Believe it or not, the first step in assembling your all-star team isn’t coming up with a great set of interview questions or arranging an exceptional training program — it all starts with the perfect job description. The job description is your candidate’s first interaction with your company, so taking the opportunity to make a lasting impression is key.
When hiring, you want to write a job description that encourages all great candidates to apply. However, it’s far too easy for certain words and phrases, “required” skills, and other subtle cues to slip in and make perfectly qualified, competent people feel unworthy of even applying.
Here are a few simple tweaks you can make to your job descriptions appeal to a multitude of highly skilled, one-of-a-kind candidates.
What needs to be included?
Recall the last time you were looking for a job. What were the things you wanted to know? You’ll want to provide as much information as you can about the position, from daily tasks and responsibilities to the salary range and any perks and benefits associated with employment.
- A specific job title
- A summary of the job that catches seekers’ attention
- Details about what makes your company unique
- The exact job location
- The core responsibilities and duties of the position
- A more granular look at the day-to-day activities of the position
- Include information on how the role fits within the organization
- A list of the necessary hard and soft skills needed to get the job done
Language is crucial.
Even something minor—like a word—can affect whether or not you are attracting a diverse talent pool. And, with diversity and inclusion among the biggest and most important trends in talent acquisition, companies need to make sure the job descriptions are inclusive, too. A few things you can check for to make sure your job descriptions are as inclusive as they can be are:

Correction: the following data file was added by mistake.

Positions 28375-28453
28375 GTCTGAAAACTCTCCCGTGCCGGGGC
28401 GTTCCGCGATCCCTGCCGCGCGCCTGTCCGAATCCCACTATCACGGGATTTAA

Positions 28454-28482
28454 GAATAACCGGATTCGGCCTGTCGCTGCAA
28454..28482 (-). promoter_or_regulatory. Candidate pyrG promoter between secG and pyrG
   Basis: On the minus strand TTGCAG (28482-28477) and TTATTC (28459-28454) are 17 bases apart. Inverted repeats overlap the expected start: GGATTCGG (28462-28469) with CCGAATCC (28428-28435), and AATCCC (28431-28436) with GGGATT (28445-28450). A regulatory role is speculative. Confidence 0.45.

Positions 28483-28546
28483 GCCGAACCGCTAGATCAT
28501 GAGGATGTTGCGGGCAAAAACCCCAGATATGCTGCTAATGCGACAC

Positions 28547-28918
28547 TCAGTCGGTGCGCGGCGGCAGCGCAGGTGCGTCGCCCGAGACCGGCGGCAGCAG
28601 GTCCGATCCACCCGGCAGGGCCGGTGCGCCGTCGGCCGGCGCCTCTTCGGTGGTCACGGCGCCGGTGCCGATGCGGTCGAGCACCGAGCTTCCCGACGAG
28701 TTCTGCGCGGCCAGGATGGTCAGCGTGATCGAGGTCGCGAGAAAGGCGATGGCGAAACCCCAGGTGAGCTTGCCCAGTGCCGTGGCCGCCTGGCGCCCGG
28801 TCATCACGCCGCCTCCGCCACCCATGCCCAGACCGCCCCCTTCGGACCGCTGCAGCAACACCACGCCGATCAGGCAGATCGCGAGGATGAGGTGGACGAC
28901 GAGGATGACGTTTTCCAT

- Avoid gendered words. Even if the word isn’t outright gendered, certain words like “ninja” and “guru” can turn some applicant’s off, so it’s best to avoid them altogether. The Gender Decoder tool can tell you right away whether your job ad leans too much towards either feminine or masculine-coded words.
- Limit job requirements to only the essentials. For the requirements, soften your language with terms like “familiarity with,” “some experience in,” or “extra points for.” Even if you as an organization know there’s wiggle room on qualifications, candidates don’t see it that way.
- Omit jargon. It can be intimidating to applications who have the skills but come from less traditional corporate backgrounds.
- Mention your commitment to diversity and inclusion in the job description. Eliminate any confusion about whether or not diversity matters at your company immediately.
Highlight inclusive benefits.
Candidates are evaluating cultural diversity when they research your company and when they look at your job posts. If they’re interested in working in an inclusive workplace, stating your values can help someone decide if they want to spend 40-plus hours a week in your office.
Do you offer great benefits or parental leave? Summer Fridays, flex hours, or a 37-hour workweek? Do you offer continued education opportunities? Boast a wellness program? If you’re committed to something as a company, say it loudly and frequently!
As a female-owned boutique staffing agency in RI, City Personnel’s mission is to attract a highly skilled and diverse talent pool. We search for candidates with unique outlooks, skills, and experience who use their perspectives to work toward a shared goal. Our objective is to provide an effective and inclusive preview of the position that is welcoming and motivating to a candidate.
If your job ads are imbalanced, your company could be missing out, too. Hiring doesn’t have to be hard, but it can definitely feel like it sometimes, especially when you needed to fill that position yesterday. City Personnel can help keep the process simple and synchronized by optimizing your recruitment process. See for yourself, and lets us help you achieve a diverse workforce today.